*What you do* You paste and run your script
you fix the syntax errors and eventually it runs
You can use the redo button and edit the script before
trying to rerun it as you debug - it works pretty well.
Once the script works on some test data, you can
generate a toolshed compatible gzip file
containing your script ready to run as an ordinary Galaxy tool in a
repository on your local toolshed. That means safe and largely automated installation in any
production Galaxy configured to use your toolshed.
*Generated tool Security* Once you install a generated tool, it's just
another tool - assuming the script is safe. They just run normally and their user cannot do anything unusually insecure
but please, practice safe toolshed.
Read the fucking code before you install any tool.
Especially this one - it is really scary.
If you opt for an HTML output, you get all the script outputs arranged
as a single Html history item - all output files are linked, thumbnails for all the pdfs.
Ugly but really inexpensive.
Patches and suggestions welcome as bitbucket issues please?
copyright ross lazarus (ross stop lazarus at gmail stop com) May 2012
all rights reserved
Licensed under the LGPL if you want to improve it, feel free https://bitbucket.org/fubar/galaxytoolfactory/wiki/Home
Material for our more enthusiastic and voracious readers continues below - we salute you.
**Motivation** Simple transformation, filtering or reporting scripts get written, run and lost every day in most busy labs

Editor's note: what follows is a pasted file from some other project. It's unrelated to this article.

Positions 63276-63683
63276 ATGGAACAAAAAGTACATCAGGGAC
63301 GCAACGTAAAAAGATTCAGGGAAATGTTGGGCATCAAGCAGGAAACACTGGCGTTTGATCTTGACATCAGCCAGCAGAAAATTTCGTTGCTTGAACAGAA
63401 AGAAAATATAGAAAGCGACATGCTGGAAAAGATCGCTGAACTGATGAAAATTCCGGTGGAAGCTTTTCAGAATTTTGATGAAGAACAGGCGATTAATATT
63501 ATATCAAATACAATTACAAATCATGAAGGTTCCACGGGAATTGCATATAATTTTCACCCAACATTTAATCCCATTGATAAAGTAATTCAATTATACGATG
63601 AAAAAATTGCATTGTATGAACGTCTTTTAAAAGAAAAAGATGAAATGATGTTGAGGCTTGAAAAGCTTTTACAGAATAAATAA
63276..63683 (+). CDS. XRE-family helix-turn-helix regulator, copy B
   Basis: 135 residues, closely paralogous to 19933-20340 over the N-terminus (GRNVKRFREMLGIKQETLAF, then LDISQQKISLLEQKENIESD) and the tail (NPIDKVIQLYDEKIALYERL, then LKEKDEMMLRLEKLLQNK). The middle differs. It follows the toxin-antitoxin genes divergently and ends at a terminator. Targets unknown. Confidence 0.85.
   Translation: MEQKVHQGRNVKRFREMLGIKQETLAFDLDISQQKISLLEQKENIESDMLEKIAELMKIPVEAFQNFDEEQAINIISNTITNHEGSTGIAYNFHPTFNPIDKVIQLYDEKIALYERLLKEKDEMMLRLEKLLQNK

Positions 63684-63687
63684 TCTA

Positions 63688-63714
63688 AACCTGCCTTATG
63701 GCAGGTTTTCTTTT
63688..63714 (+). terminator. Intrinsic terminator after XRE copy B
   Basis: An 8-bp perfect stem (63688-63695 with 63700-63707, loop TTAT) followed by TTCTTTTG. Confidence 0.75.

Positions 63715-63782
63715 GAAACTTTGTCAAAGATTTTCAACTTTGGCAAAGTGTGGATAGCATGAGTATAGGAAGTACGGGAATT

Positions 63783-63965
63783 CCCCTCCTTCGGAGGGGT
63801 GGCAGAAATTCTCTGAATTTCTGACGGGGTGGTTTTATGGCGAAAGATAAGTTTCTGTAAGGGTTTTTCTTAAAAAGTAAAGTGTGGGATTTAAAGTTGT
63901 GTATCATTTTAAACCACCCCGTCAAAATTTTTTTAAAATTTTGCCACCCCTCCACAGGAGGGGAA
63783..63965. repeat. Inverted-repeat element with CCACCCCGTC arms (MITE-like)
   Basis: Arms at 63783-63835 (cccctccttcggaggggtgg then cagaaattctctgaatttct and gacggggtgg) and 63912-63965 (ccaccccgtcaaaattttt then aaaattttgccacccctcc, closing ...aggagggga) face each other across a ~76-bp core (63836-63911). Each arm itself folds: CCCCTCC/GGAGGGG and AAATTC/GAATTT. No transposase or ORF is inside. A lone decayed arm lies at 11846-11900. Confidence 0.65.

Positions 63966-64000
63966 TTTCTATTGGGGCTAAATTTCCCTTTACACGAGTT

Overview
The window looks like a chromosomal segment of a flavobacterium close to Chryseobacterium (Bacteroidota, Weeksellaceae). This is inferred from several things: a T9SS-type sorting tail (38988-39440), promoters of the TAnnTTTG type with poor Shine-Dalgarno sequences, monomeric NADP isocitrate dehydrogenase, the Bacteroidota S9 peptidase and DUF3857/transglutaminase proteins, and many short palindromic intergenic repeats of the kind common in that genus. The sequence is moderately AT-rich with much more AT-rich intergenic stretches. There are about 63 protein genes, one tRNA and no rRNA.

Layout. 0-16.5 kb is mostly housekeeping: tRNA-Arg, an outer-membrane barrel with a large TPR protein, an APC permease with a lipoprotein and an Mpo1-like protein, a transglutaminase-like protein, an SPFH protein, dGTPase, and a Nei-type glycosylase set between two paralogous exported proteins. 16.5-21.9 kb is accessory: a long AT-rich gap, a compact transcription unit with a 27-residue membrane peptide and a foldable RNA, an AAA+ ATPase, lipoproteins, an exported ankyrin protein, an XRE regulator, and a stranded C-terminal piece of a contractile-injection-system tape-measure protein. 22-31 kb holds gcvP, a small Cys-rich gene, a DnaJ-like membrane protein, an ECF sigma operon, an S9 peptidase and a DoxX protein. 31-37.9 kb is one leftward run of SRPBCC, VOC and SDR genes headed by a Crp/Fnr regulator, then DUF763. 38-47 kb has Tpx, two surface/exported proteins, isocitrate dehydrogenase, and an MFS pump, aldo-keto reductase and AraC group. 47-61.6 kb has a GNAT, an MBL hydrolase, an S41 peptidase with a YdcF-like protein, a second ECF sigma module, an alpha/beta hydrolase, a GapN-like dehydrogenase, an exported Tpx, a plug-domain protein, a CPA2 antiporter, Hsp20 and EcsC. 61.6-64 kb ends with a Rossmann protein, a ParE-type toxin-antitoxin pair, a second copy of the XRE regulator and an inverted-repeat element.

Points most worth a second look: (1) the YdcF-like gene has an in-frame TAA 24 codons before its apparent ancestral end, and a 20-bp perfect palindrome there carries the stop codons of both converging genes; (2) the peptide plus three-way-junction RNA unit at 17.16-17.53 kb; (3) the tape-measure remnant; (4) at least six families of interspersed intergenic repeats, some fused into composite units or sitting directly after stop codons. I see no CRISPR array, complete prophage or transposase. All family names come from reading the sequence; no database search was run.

- even ours where Galaxy is in use. This 'dark script matter' is pervasive and generally not reproducible.
**Benefits** For our group, this allows Galaxy to fill that important dark script gap - all those "small" bioinformatics
tasks. Once a user has a working R (or python or perl) script that does something Galaxy cannot currently do (eg transpose a
tabular file) and takes parameters the way Galaxy supplies them (see example below), they:
1. Install the tool factory on a personal private instance
2. Upload a small test data set
3. Paste the script into the 'script' text box and iteratively run the insecure tool on test data until it works right -
there is absolutely no reason to do this anywhere other than on a personal private instance.
4. Once it works right, set the 'Generate toolshed gzip' option and run it again.
5. A toolshed style gzip appears ready to upload and install like any other Toolshed entry.
6. Upload the new tool to the toolshed
7. Ask the local admin to check the new tool to confirm it's not evil and install it in the local production galaxy
**Simple examples on the tool form**
A simple Rscript "filter" showing how the command line parameters can be handled, takes an input file,
does something (transpose in this case) and writes the results to a new tabular file::
# transpose a tabular input file and write as a tabular output file
ourargs = commandArgs(TRUE)
inf = ourargs
outf = ourargs
inp = read.table(inf,head=F,row.names=NULL,sep='\t')
outp = t(inp)
write.table(outp,outf, quote=FALSE, sep="\t",row.names=F,col.names=F)
Calculate a multiple test adjusted p value from a column of p values - for this script to be useful,
it needs the right column for the input to be specified in the code for the
given input file type(s) specified when the tool is generated ::
# use p.adjust - assumes a HEADER row and column 1 - please fix for any real use
column = 1 # adjust if necessary for some other kind of input
fdrmeth = 'BH'
ourargs = commandArgs(TRUE)
inf = ourargs
outf = ourargs
inp = read.table(inf,head=T,row.names=NULL,sep='\t')